Alas, the Tories just cannot get the idea of State meddling out of their minds. I cannot understand why they wish to be in control of when, where and how new schools are formed. Who has been whispering in their ear? If the Tories think they will yield the full advantages, or ANY advantages of a voucher scheme they are very much mistaken in my view. It will allow some to take State funding and top up, yes, but it will do little to introduce a widespread and imminent threat of competition across the entire country. The Tory proposas will inject demand and State funding into the existing private sector but not properly enable on-the-ground nationwide competition. It suggests authorities compete for selection to be ear-marked as an area requiring new schools. Oh, so therefore centralising the writ, to make the centre the arbiter. Nice. It will result in authorities spending time, money and mental bandwidth (sorry) jostling for attention, lobbying in other words. It makes authorities beholden to the centre and, as such, must behave as the centre dictates. I also think the Tory plans will enable more control over the private sector so sooner or later, when it has grown used to the State voucher funded intake, the coup de grĂ¢ce of getting schools to yield charity status and kow-tow to further State control will occur, for who pays the piper...It will be a shocking betrayal by the Tories - they probably will not do it themselves, but if, after few terms, common sense does not prevail and a Libertarian Party is voted in, New Labour, or whatever pestilential detritus that remains of the opposition, will replace them and do the deed, probably in the first session.

Under the Libertarian Party proposals, EVERY school will know that at any time a new school can be formed in their catchment to take their good teachers and their meal tickets, er, I mean kids. Parents will be able to form new schools. Teachers collectives, likewise. Good Heads frustrated by the constant bureaucracy and massive drain on fiscal flows of the LEA will either move to withdraw from their clutches or set out to form a new school or take over another failing establishment and do it there. Countless children will benefit. As for those kids who have parents who do not care, well, teachers and Heads can always move in on those schools and rescue the children. The local communities and educators therein will know better on balance than any LEA, Government Minister, Union Leader or academic. The Libertarian Party will be the only one that will enable teachers to teach, heads to run schools and for parents to have a reasonable chance to send their kids to a school where they will not have their spirits crushed and their souls dragged down to the lowest common denominator.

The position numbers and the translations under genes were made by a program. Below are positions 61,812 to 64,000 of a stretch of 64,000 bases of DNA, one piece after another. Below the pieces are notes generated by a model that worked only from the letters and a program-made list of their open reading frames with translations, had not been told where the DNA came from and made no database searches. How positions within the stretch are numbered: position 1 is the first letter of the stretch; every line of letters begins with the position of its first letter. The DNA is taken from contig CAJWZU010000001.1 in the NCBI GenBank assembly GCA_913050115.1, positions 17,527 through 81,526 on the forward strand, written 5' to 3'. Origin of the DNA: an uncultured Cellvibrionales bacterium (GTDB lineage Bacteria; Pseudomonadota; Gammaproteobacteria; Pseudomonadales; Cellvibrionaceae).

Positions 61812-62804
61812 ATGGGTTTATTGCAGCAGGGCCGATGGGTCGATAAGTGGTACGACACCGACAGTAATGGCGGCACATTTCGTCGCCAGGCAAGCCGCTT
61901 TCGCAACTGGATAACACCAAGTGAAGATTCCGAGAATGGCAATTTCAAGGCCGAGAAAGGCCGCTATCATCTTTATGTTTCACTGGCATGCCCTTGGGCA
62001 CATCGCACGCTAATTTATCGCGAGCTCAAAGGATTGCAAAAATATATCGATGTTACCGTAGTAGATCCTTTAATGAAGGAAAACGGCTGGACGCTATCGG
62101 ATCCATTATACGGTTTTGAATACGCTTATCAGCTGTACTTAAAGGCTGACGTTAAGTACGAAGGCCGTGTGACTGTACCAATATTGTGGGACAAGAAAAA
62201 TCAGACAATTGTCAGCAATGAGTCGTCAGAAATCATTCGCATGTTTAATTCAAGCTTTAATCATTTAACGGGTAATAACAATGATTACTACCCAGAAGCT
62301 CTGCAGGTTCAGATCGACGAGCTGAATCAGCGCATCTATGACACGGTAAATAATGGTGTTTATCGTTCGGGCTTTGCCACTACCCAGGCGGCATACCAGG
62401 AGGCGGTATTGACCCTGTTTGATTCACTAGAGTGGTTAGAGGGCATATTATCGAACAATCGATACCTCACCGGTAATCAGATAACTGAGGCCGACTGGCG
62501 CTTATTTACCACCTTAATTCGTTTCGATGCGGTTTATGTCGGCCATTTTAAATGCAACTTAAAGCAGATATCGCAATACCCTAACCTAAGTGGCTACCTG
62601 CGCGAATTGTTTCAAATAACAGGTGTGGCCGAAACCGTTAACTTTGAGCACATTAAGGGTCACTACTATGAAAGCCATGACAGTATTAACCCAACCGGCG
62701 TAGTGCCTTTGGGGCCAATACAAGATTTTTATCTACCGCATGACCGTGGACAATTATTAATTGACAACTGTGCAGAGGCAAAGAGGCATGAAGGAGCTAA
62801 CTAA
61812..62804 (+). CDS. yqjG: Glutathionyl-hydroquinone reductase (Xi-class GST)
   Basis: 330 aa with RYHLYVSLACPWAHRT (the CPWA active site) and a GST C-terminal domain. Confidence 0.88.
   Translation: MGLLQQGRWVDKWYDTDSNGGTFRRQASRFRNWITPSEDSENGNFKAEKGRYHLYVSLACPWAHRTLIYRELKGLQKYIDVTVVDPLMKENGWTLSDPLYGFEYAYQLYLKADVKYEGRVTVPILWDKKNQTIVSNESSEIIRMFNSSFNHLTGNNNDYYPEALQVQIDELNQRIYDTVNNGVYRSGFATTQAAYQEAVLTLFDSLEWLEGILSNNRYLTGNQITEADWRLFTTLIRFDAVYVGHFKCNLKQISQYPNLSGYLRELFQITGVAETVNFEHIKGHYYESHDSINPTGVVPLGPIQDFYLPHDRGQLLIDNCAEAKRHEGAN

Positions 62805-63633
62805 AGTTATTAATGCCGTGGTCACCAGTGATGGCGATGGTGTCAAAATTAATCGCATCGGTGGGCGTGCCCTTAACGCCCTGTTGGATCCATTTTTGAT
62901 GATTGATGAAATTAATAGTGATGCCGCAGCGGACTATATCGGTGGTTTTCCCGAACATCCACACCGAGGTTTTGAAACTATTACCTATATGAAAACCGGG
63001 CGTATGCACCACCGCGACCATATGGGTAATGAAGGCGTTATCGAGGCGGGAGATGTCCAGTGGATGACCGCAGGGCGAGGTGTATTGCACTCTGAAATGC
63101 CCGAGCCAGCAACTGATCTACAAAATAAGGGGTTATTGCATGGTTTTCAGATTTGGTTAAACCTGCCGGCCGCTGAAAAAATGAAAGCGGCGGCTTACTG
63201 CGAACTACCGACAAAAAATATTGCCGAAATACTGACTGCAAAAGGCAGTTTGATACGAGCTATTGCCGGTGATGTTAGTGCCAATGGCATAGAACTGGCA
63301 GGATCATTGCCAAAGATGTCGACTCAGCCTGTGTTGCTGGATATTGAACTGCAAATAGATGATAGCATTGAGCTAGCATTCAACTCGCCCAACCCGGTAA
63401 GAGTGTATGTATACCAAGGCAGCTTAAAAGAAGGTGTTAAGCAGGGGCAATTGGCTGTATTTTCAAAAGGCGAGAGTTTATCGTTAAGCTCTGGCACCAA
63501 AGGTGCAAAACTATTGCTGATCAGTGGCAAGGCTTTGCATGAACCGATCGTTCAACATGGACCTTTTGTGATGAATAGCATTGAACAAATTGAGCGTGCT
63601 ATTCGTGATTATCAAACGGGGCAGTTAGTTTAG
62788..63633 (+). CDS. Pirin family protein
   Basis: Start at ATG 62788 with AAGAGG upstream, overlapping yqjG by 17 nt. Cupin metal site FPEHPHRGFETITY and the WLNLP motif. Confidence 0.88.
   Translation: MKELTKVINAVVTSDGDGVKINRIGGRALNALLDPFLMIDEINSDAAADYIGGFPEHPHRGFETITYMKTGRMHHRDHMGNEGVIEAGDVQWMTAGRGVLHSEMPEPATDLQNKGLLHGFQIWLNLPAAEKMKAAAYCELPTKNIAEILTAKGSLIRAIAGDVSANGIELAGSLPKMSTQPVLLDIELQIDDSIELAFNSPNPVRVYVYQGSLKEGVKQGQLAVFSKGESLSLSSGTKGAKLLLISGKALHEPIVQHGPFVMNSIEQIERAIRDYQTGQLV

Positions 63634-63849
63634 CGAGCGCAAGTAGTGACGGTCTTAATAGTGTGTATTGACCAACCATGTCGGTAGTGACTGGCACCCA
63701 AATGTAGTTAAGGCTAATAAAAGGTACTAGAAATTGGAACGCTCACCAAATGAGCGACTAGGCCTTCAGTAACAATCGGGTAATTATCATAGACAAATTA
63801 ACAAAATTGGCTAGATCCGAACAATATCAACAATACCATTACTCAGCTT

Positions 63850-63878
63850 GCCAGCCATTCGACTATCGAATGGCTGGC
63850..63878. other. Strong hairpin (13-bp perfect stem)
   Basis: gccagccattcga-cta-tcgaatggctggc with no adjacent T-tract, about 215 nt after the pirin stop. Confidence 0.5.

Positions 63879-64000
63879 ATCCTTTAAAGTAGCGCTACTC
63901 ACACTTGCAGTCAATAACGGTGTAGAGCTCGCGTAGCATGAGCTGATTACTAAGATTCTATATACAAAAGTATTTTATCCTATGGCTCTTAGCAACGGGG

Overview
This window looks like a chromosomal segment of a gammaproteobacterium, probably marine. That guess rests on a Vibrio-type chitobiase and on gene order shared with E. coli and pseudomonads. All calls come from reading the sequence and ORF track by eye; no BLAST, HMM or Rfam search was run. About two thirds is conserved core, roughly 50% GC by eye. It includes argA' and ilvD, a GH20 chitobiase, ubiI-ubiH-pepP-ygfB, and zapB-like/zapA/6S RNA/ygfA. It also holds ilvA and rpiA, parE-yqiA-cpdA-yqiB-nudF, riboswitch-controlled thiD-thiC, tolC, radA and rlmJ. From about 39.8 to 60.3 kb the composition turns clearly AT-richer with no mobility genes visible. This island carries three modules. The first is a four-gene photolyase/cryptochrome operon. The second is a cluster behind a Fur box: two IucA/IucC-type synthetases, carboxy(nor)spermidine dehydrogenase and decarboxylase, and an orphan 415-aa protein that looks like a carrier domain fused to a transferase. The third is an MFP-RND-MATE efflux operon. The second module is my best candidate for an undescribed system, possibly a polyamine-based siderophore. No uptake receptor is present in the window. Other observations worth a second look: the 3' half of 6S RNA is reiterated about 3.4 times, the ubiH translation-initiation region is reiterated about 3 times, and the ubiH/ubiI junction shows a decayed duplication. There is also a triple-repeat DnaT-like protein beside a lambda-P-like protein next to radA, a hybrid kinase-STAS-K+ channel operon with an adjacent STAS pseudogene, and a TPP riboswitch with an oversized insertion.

I want to see the Libertarian Party decide that the key metrics for any school receiving voucher funding be a steady improvement in pupil attainment in reading, writing and mathematics. For everything else I am sure the nexus of decisions made by parents, teachers and Heads will be best overall. Anything else and you get sucked into the world of State control over young minds. It is the least-bad option, not perfect, just the least bad. It means children will be given the basic tools without the CONTENT being open to meddling by the State.

So, in conclusion, a big thumbs up to Alison Richard. She is striking at the root.


Kit said...

A better alternative to vouchers is tax credits. Better because it removes the possibility of government interference in childs education.

The is well worth reading from the Mackinac Center

Sir Henry Morgan said...

"Who has been whispering in their ear?"

Common Purpose.